• My earliest memories are living on US Air Force bases as my father was the Rabbi chaplain for the Strategic Air Command. It was really special being the son of an officer in the U.S. air force. You get treated very differently. You get taken everywhere, get taken to see airplanes—I remember being brought on fighter jets, as a small child.
  • In those days, at the height of the Cold War, they would put a chaplain often on B-52 squadrons if they were going to the Soviet border. My father had to learn to parachute at 10,000 feet. It was understood that if the squadron had the go-ahead to penetrate Soviet airspace, a chaplain should go with the squadron because it was expected that nobody would come back. He was there for the men. There was a wonderful part of [having a chaplain for a dad] and also terrifying because you understood that he was at the forefront of what could be a nuclear war.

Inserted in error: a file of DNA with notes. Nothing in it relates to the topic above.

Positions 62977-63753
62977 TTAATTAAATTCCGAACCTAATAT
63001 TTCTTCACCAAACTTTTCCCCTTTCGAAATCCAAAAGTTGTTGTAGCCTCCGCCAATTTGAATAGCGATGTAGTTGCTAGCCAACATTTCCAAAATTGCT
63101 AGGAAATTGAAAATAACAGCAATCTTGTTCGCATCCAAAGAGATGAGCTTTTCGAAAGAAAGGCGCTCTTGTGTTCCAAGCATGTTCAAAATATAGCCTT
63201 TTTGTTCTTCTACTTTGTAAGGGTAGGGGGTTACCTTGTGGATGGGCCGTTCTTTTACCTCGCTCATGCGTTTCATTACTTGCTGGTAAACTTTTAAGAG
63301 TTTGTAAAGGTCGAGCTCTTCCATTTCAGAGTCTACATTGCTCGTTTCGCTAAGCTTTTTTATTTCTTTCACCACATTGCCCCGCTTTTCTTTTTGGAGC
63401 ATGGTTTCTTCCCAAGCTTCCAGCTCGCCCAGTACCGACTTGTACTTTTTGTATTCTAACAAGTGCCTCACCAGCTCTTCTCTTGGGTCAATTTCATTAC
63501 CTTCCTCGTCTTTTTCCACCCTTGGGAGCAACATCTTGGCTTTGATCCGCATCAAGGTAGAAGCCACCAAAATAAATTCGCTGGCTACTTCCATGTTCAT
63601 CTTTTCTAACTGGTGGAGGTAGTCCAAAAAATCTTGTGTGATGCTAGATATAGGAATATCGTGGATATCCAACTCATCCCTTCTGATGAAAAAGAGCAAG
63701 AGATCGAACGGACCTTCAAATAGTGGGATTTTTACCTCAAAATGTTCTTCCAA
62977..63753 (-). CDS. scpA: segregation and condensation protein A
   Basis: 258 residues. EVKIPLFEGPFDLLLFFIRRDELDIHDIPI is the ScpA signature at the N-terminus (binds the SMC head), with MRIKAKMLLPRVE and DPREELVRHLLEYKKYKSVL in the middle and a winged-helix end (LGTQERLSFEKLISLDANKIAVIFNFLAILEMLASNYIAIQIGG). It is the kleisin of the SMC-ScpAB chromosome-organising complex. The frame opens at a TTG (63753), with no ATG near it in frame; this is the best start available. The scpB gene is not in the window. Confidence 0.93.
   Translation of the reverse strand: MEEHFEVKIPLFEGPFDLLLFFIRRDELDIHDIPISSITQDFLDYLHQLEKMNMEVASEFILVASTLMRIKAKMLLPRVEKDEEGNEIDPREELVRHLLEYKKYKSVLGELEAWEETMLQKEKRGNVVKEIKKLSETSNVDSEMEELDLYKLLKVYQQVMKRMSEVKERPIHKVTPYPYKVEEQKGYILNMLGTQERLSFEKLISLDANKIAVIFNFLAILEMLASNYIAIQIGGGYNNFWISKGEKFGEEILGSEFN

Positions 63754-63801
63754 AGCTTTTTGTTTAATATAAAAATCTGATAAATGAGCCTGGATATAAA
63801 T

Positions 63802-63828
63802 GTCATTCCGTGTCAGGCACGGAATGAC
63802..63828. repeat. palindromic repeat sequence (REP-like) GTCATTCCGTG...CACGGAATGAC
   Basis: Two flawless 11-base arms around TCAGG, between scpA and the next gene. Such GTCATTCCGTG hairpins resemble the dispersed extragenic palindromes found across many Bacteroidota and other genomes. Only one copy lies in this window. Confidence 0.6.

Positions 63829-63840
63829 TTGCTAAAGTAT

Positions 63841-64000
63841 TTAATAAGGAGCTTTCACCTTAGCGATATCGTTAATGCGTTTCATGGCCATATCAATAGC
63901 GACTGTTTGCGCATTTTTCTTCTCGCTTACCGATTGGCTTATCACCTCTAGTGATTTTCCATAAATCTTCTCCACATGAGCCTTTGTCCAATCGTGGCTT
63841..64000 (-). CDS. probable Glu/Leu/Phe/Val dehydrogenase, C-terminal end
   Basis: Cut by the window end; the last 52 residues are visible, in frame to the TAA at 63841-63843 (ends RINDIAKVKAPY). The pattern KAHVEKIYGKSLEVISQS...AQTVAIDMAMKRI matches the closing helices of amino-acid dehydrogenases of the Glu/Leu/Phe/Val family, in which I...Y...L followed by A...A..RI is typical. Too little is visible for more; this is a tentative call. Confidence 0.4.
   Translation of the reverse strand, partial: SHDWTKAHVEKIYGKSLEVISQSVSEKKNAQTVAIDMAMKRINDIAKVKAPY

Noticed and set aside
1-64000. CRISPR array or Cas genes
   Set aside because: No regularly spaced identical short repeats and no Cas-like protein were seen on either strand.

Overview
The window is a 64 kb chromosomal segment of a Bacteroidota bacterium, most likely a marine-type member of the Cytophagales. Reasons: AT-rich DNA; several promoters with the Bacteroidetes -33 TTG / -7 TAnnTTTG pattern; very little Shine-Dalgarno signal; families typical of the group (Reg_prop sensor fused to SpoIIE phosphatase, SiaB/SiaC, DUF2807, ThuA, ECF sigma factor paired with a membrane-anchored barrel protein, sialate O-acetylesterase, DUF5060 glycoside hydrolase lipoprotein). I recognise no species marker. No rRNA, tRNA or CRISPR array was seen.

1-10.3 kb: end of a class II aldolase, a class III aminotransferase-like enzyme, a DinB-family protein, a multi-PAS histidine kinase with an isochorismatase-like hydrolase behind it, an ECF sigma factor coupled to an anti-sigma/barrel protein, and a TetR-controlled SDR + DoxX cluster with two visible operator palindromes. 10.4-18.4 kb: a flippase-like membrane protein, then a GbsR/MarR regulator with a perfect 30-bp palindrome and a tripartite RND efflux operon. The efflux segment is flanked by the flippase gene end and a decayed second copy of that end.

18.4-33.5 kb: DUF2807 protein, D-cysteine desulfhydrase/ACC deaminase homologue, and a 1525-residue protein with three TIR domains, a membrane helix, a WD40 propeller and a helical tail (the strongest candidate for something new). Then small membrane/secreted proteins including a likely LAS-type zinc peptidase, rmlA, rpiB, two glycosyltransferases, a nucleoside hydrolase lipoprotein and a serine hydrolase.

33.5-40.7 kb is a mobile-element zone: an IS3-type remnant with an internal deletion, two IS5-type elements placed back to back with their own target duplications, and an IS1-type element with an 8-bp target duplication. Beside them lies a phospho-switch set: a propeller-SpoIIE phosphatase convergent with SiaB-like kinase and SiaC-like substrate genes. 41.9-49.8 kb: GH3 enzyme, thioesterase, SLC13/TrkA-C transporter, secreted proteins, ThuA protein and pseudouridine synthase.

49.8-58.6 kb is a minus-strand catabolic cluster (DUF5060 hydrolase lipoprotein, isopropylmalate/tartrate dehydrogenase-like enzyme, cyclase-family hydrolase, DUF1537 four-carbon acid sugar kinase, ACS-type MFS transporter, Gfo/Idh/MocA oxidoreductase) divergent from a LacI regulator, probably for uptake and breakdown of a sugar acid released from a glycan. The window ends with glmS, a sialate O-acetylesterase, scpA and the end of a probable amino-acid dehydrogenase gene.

• The religious, Jewish world—we grew up in that world—where there is timelessness and the lessons of antiquities, the patriarchs and matriarchs, Moses and King David, and the Bible and the people of the Bible and their messages still transmit down to modern times. You have a sense that antiquity and the ancient world is real, it’s tangible, it’s relevant. It’s not ancient history. It is part of the present. Our ancestors are real people and they are talking to you from the past and if you open your ears and open your eyes, the messages they transmit, you can absorb and are still relevant today.
  • In the first year of university, I didn’t have a plan. I was going into business at that point. I was poor; I had been working since I was 14 and was out of the family home by 16. Since then, I was living on my own. I needed to make a living. I thought business—math—would be good, but I hated it. I took an ancient history course as a lark and just fell in love with it. I decided that’s what I wanted to do. The professor was magnificent (Tom Logan, an Egyptologist). He understood it wasn’t just about dry texts, it wasn’t about just reading ancient manuscripts, but going to the field and making exciting discoveries and finding ancient artefacts—the entire package of excitement and of discovery.